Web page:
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Our Man in Santiago

A political farce about the CIA’s alleged 1973 attempt to take out Chile’s President Salvador Allende who later turns up dead.

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[avatar user=”Victor Gluck” size=”96″ align=”left”] Victor Gluck, Editor-in-Chief[/avatar]

Presciliana Esparolini, George Tovar and Nick McDow Musleh in a scene from Mark Wilding’s “Our Man in Santiago” at the AMT Theater (Photo credit: Charlie Mount)

Mark Wilding’s Our Man in Santiago is billed as a “raucous political farce” but it is neither loud and noisy nor hilariously funny. Inspired by Gabriel Garcia Marquez’s 1974 article in Harper’s Magazine concerning the CIA involvement in the death of democratically elected President Salvador Allende, the play supposes that the CIA had operatives in Santiago ready to kill Allende when General Pinochet launched his coup that took out Allende’s government and democracy in Chile for the next 16 years. While Charlie Mount, who also directed LA’s Theater West production in 2021, keeps the play bubbling along, the one-dimensional characters and the lack of real farcical stage business diminish the play to an overly long attempt at satire.

While it is known that the Nixon Administration was violently opposed to Socialist President Allende, the first elected Marxist in Latin America, it has never been confirmed how far the CIA went in meddling in Chilean affairs. The play begins with a Senate investigation into the CIA’s handling of the Allende affair and then flashes back to Santiago’s Carrera Hotel on Sept.11, 1973, the day when Allende died. Novice CIA operative Daniel Baker, a former academic, has been assigned in error to station manager Jack Wilson, a five year veteran of Santiago, to help in the Chilean uprising by the army against the Socialist government of Allende. The problem is that Daniel does not know Spanish, has never used a gun and did not join the CIA to subvert democracy but to help take out bad people, none of which will be of use in his new job.

Michael Van Duzer and Steve Nevil in a scene from Mark Wilding’s “Our Man in Santiago” at the AMT Theater (Photo credit: Charlie Mount)

The jaded Jack is obviously not telling Daniel the truth when he sends him to see Allende at the presidential palace across from the hotel nor is maid Maria Troncoso all that she appears to be. When Daniel overhears Jack and Maria plotting, he decides to teach them a lesson and get his revenge. President Nixon and Secretary of State Henry Kissinger make a few appearances via telephone and a inset of the Oval Office which appears occasionally when the back wall of the hotel suite slides away. The humor is extremely arch and the jokes rather lame. The satire of political shenanigans has been seen once too often as is the parody of Nixon and Kissinger. The title of course, is in homage to Graham Greene’s Our Man in Havana, a much more pungent political satire.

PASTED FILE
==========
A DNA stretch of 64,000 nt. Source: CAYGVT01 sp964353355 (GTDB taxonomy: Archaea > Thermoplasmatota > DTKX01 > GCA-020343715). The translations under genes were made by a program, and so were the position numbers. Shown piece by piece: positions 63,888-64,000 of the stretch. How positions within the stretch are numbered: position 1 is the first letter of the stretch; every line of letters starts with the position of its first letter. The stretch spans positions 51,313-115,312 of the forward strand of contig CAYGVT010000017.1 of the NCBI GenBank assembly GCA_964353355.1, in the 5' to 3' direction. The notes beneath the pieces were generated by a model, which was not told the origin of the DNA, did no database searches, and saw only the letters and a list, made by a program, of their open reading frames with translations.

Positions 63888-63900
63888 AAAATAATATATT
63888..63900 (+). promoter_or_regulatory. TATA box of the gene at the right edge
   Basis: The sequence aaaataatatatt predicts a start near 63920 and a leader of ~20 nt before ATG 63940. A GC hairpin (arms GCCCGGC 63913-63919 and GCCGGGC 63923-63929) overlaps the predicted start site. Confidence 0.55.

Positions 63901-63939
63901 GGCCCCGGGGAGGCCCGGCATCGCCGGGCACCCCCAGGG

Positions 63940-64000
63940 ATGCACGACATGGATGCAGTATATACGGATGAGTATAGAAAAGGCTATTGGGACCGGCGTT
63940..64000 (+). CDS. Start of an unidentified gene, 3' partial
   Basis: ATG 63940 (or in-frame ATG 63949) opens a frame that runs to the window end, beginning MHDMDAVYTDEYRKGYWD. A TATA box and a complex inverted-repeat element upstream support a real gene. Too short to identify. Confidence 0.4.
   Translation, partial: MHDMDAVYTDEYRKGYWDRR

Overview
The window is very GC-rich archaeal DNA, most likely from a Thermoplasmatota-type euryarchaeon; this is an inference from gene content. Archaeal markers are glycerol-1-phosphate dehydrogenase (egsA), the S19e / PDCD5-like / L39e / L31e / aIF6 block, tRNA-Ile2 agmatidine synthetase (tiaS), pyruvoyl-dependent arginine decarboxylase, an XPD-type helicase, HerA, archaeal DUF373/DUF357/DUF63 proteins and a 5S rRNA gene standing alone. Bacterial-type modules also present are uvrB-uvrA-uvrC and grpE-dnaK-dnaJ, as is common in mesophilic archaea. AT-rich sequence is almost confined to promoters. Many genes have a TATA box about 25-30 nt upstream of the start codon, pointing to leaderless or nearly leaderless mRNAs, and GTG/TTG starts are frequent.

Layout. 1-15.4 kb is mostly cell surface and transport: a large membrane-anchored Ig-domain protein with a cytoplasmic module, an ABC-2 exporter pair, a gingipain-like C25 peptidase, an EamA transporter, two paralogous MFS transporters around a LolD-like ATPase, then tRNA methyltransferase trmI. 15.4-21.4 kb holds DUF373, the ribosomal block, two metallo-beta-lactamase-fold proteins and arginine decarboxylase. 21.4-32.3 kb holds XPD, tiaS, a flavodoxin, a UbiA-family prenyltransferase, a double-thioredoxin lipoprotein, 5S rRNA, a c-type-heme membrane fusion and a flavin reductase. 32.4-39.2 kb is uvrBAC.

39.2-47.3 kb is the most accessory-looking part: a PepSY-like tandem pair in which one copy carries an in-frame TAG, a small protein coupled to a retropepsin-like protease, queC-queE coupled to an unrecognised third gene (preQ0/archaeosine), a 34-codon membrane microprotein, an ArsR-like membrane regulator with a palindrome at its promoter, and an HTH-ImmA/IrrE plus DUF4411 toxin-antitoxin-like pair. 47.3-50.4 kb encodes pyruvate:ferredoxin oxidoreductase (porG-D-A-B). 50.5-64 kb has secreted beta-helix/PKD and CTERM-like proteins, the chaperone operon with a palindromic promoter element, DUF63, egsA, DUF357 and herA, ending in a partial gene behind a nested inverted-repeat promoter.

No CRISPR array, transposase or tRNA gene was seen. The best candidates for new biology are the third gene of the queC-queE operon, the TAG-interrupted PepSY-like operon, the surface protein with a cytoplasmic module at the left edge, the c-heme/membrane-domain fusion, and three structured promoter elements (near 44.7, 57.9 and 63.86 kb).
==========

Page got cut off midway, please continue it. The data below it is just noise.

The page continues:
All five the actors were members of the Los Angeles production. While they bring their roles to life, they remain the same throughout which diminishes the dramatic possibilities of the plot. As Station Manager Jack Wilson, George Tovar is very wry in attempting to establish his wearied approach to life in Santiago as well as the vagaries of working for the CIA. As the novice and idealistic Daniel Baker, Nick McDow Musleh is suitably naïve and inexperienced but never seems to learn from his adventures.

George Tovar and Nick McDow Musleh in a scene from Mark Wilding’s “Our Man in Santiago” at the AMT Theater (Photo credit: Charlie Mount)

While Presciliana Esparolini as the Chilean maid out to forward her own career gets a great deal of mileage out of Maria’s fractured English as well as the two sides to her personality, she does not add anything new to this clichéd role. In brief appearances as Nixon and Kissinger are Steve Nevil and Michael Van Duzer, respectively, who perform good-natured takes on these easily and often parodied politicians.

Jeff G. Rack has designed an attractive and colorful setting for the hotel suite with a Maurice Utrillo-like painting center stage over the brown leather sofa with green pillows which match the painted woodwork, and three doors needed by farce for the balcony, closet and front door. However, while the play does not make much use of these doors, the hallway to the bedroom and bathroom is not onstage but the side aisle of the theater, missing out on one of the tenets of farce to have multiple mix ups behind a great many doors.

The costumes by Mylette Nora are standard issue business suits, aside from Maria’s yellow maid’s uniform and Jack’s white tropical attire. Charlie Mount’s lighting and sound design (with its bomb blasts and gun shots) for the New York production is all that is needed. Unfortunately television writer and producer Mark Wilding has not written a story that is startlingly new to keep his play from seeming talky and not very funny although the actors behave as though what they are saying is fresh and clever.

Our Man in Santiago (through October 28, 2022)

AMT Theater, 354 W. 45th Street, in Manhattan

For tickets, visit

Running time: one hour and 55 minutes without an intermission

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About Victor Gluck, Editor-in-Chief (991 Articles)
Victor Gluck was a drama critic and arts journalist with Back Stage from 1980 – 2006. He started reviewing for in 2006, where he was also Associate Editor from 2011-2013, and has been Editor-in-Chief since 2014. He is a voting member of The Drama Desk, the Outer Critics Circle, the American Theatre Critics Association, and the Dramatists Guild of America. His plays have been performed at the Quaigh Theatre, Ryan Repertory Company, St. Clements Church, Nuyorican Poets Café and The Gene Frankel Playwrights/Directors Lab.

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